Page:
DB2 and Beyond
Ushering in 2012 with increased focus on advanced, related technologies
A previous article discussed some of the findings from a survey that was taken earlier in 2011. Now is a good time to reflect on what those findings mean for IDUG members. Traditionally, IDUG has focused on delivering quality training on many different aspects of DB2. It is undoubtedly true that our members, DB2 users, still want to maintain the quality and depth of DB2 training that IDUG delivers. However, many members must also work with other technologies, including other RDBMS technologies and appliances such as Netezza.
It is an interesting challenge for hardcore DB2 users to ensure that they get enough knowledge to understand these technologies while maintaining their skill level in DB2. In response, IDUG plans to deliver other education elements on our relatively new website, which now gives us plenty of capability to support these elements. In fact, I suggest you be on the lookout for some of the extremely exciting developments we have planned. I wish I could go into detail on some of them, but I must keep the wraps on for now.
One peripheral area of technology that recently came to my attention is NoSQL. I learned about NoSQL through an excellent keynote presentation by Curt Cotner and Namik Hrle at the IDUG 2011 EMEA Tech Conference in Prague. It was interesting to hear not just about NoSQL but also about how NoSQL transitioned to Not Only SQL as people realized that SQL and relational databases still have important roles to play in business. I doubt anyone reading this article is surprised by that.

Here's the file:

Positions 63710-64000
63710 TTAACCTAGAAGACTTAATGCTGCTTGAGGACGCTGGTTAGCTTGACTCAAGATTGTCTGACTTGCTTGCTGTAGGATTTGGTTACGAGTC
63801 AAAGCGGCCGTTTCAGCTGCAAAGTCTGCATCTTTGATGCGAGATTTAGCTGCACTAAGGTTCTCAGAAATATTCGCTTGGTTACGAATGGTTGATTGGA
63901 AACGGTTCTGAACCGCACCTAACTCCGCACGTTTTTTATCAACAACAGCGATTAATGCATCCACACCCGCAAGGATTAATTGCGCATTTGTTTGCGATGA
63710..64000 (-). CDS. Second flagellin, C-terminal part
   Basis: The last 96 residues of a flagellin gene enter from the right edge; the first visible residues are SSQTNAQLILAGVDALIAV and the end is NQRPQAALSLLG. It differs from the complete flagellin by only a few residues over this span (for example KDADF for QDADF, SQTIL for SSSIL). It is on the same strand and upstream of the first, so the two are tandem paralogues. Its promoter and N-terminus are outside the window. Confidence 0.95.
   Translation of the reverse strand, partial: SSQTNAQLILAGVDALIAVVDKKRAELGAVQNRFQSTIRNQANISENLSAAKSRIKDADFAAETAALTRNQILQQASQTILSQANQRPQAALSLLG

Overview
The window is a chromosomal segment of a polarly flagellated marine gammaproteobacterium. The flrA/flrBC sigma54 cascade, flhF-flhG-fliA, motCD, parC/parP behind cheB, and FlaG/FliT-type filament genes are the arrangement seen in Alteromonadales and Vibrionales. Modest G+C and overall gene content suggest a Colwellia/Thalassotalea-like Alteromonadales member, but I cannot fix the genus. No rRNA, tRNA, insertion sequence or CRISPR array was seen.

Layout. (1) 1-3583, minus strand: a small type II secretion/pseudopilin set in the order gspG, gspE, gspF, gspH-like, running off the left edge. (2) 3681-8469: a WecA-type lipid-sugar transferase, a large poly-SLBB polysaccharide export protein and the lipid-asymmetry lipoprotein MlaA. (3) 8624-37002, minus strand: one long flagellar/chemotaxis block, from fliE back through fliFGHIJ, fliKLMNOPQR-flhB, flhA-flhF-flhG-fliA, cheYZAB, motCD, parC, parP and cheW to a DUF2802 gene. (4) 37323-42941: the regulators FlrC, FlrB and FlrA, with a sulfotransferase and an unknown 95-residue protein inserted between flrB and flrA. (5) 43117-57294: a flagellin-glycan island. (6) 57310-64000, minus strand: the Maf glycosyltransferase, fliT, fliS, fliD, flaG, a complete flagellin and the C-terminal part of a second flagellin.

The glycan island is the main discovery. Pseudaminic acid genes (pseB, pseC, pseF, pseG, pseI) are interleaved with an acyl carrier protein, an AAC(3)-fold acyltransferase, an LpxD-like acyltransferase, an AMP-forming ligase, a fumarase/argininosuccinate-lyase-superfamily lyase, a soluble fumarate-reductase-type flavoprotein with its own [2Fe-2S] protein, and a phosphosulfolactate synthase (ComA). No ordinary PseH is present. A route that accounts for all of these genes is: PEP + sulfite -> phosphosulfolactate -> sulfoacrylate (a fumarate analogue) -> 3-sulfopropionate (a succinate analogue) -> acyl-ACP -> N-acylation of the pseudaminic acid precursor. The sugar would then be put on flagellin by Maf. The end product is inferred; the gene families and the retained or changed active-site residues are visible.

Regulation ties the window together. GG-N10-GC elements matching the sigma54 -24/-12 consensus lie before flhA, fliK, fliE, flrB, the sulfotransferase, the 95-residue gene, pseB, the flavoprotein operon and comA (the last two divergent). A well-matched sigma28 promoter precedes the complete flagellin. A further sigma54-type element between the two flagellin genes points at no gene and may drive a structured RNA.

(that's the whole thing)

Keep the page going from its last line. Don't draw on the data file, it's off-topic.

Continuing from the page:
As Curt pointed out, the much-heralded death of the relational database is not upon us. IBM is addressing the NoSQL challenge (as you can read in more detail elsewhere). As Curt also noted, the emergence of the NoSQL challenge is reminiscent of the rise of OO. It seemed like OO was the way forward and would bring down the relational database. But user-defined types and the like enabled relational databases to rise to the challenge, just as they will meet challenges ahead as we work through 2012.
While the technologies we must support continue to advance, does the role of a DBA change that much? It will certainly evolve. But regardless of the platform, availability, reliability, and performance are still critical. New elements will come (and possibly go), and some will be relevant to only a subset of people. Ten years ago, availability, reliability and performance were the chief concerns of the DBA—and they still are.
From an IDUG perspective, we will continue to build on our strengths and deliver the vital DB2 information our community requires. But as the new year advances, we will also make material available for newer, lesser-used, or non-core technologies. Our goal, as always, is to address the evolving needs of the community.
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